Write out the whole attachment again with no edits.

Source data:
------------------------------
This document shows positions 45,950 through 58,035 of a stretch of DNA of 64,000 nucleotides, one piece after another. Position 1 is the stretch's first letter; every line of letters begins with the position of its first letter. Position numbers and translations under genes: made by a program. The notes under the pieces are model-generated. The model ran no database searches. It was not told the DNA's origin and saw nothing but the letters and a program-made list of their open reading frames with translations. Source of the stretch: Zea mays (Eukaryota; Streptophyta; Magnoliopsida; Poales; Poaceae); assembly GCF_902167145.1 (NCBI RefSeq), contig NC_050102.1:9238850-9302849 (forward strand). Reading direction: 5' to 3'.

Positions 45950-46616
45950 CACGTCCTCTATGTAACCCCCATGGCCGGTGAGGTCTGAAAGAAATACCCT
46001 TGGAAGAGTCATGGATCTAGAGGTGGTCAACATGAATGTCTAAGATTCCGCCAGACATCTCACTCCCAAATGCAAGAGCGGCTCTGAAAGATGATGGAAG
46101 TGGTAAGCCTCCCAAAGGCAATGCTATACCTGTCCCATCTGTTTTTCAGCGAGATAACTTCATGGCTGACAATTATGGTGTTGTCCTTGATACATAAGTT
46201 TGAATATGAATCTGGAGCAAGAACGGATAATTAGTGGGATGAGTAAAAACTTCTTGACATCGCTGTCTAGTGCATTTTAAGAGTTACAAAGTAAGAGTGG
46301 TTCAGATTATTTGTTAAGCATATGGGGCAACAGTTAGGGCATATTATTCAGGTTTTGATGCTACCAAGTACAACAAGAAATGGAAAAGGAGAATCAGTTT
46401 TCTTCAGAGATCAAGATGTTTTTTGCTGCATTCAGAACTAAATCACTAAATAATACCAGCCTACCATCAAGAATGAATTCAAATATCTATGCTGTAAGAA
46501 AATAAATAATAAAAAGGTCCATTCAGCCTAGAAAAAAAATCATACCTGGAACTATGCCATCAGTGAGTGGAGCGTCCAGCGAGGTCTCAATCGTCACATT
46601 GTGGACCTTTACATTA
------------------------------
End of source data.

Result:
This document shows positions 45,950 through 58,035 of a stretch of DNA of 64,000 nucleotides, one piece after another. Position 1 is the stretch's first letter; every line of letters begins with the position of its first letter. Position numbers and translations under genes: made by a program. The notes under the pieces are model-generated. The model ran no database searches. It was not told the DNA's origin and saw nothing but the letters and a program-made list of their open reading frames with translations. Source of the stretch: Zea mays (Eukaryota; Streptophyta; Magnoliopsida; Poales; Poaceae); assembly GCF_902167145.1 (NCBI RefSeq), contig NC_050102.1:9238850-9302849 (forward strand). Reading direction: 5' to 3'.

Positions 45950-46616
45950 CACGTCCTCTATGTAACCCCCATGGCCGGTGAGGTCTGAAAGAAATACCCT
46001 TGGAAGAGTCATGGATCTAGAGGTGGTCAACATGAATGTCTAAGATTCCGCCAGACATCTCACTCCCAAATGCAAGAGCGGCTCTGAAAGATGATGGAAG
46101 TGGTAAGCCTCCCAAAGGCAATGCTATACCTGTCCCATCTGTTTTTCAGCGAGATAACTTCATGGCTGACAATTATGGTGTTGTCCTTGATACATAAGTT
46201 TGAATATGAATCTGGAGCAAGAACGGATAATTAGTGGGATGAGTAAAAACTTCTTGACATCGCTGTCTAGTGCATTTTAAGAGTTACAAAGTAAGAGTGG
46301 TTCAGATTATTTGTTAAGCATATGGGGCAACAGTTAGGGCATATTATTCAGGTTTTGATGCTACCAAGTACAACAAGAAATGGAAAAGGAGAATCAGTTT
46401 TCTTCAGAGATCAAGATGTTTTTTGCTGCATTCAGAACTAAATCACTAAATAATACCAGCCTACCATCAAGAATGAATTCAAATATCTATGCTGTAAGAA
46501 AATAAATAATAAAAAGGTCCATTCAGCCTAGAAAAAAAATCATACCTGGAACTATGCCATCAGTGAGTGGAGCGTCCAGCGAGGTCTCAATCGTCACATT
46601 GTGGACCTTTACATTA